Evergrande Health pays US$155 million for control of electric-car battery maker
- China’s third biggest builder by sales will use its health subsidiary to pay 1.06 billion yuan for 58 per cent of Shanghai CENAT New Energy
- Move marks latest foray into new-energy vehicles for Evergrande, which bought majority stake in an electric carmaker last week
Chinese property giant Evergrande Group bought control of a company that produces electric-car batteries on Thursday, nine days after it took a majority stake in an electric carmaker.
The developer, China’s third biggest by sales, will use its subsidiary Evergrande Health Industry Group to pay 1.06 billion yuan (US$155.88 million) for 58 per cent of Shanghai CENAT New Energy, according to a statement to the Hong Kong stock exchange, where it is listed.
Shanghai CENAT is a China-Japan joint venture that makes lithium-ion batteries, a key component that gives electric vehicles greater range than standard power supplies.
An car industry research outfit under the control of the Chinese cabinet and a Japanese maker of lithium-ion rechargeable batteries founded Shanghai CENAT New Energy in May 2010.
The company has production plants in Shanghai, Jiangxi, Guangxi and Jiangsu.
The purchase is “with the aim of completing the layout of [our] new-energy vehicle industry production chain as a whole,” Evergrande Health said.
The deal is the latest attempt by Evergrande to break into the next-generation automobiles sector after emerging from a prolonged dispute with California-based Faraday Future, an electric car start-up founded by Chinese entrepreneur Jia Yueting.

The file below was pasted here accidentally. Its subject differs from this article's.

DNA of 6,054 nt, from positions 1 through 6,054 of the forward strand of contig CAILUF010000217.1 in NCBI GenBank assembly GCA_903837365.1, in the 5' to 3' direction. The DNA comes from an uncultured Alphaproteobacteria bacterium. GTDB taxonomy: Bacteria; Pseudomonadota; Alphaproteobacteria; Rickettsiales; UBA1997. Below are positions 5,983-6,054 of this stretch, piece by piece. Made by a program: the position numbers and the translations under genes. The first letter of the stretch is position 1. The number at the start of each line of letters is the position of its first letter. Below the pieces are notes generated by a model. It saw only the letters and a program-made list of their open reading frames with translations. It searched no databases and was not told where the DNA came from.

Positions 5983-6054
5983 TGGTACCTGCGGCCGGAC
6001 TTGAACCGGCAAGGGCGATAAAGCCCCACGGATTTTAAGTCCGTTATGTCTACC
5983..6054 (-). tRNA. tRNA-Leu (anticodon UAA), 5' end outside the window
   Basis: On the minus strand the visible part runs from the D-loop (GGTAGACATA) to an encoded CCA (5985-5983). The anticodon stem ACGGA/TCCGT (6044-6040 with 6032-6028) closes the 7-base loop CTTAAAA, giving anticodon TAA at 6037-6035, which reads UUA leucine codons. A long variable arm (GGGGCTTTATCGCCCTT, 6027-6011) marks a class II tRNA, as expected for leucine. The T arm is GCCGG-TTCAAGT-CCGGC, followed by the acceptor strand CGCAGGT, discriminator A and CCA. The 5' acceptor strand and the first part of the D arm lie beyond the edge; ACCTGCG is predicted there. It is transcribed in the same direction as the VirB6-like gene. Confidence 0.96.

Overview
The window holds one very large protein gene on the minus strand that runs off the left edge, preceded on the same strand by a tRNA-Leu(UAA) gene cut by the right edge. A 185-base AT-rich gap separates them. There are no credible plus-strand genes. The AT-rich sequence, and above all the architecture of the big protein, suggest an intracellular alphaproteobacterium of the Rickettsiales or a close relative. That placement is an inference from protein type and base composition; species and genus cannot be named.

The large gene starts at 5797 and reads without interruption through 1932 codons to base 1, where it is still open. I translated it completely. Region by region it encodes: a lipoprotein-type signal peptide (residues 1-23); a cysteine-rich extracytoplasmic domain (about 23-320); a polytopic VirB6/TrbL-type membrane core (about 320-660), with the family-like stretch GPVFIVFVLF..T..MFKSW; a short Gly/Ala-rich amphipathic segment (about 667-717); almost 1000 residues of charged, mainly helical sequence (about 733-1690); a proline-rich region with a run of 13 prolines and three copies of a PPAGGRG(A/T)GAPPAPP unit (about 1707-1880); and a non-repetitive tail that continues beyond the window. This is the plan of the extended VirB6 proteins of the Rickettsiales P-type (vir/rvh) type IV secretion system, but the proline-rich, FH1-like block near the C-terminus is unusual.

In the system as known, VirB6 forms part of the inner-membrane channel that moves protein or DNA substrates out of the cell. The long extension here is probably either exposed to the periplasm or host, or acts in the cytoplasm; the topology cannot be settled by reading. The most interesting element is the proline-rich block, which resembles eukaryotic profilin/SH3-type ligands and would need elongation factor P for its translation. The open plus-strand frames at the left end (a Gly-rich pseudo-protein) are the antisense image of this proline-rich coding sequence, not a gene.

Evergrande, which had committed to an investment of US$2 billion over three years, had accused Faraday Future of manipulating it into paying US$700 million ahead of schedule, while the carmaker said Evergrande was deliberately delaying investment to starve it and obtain its intellectual property.
Evergrande Health has so far invested US$800 million and owns 32 per cent of Jia’s Faraday Future.
On January 15, the company bought a controlling stake in National Electric Vehicle Sweden (NEVS) for US$930 million. Two of NEVS’ models meet the standards of mass production in China.
The spending spree comes at a time the already heavily indebted developer is borrowing more money. It issued US$3 billion in offshore bonds to refinance debt on Wednesday.
Evergrande said the bonds were in three tranches with maturities ranging from one to three years and yields ranging from 6.25 per cent to 8.25 per cent.
The company is currently highly leveraged, with debts standing at 671.1 billion yuan as of June 2018, according to Singaporean credit research firm CreditSights.
In October, Evergrande sold US$1.8 billion of bonds with yields as high as 13.75 per cent.
Evergrande’s shares rose 3.86 per cent in Hong Kong to HK$22.85 on Thursday, while Evergrande Health was up 2.52 per cent to HK$13.84 before the purchase was announced.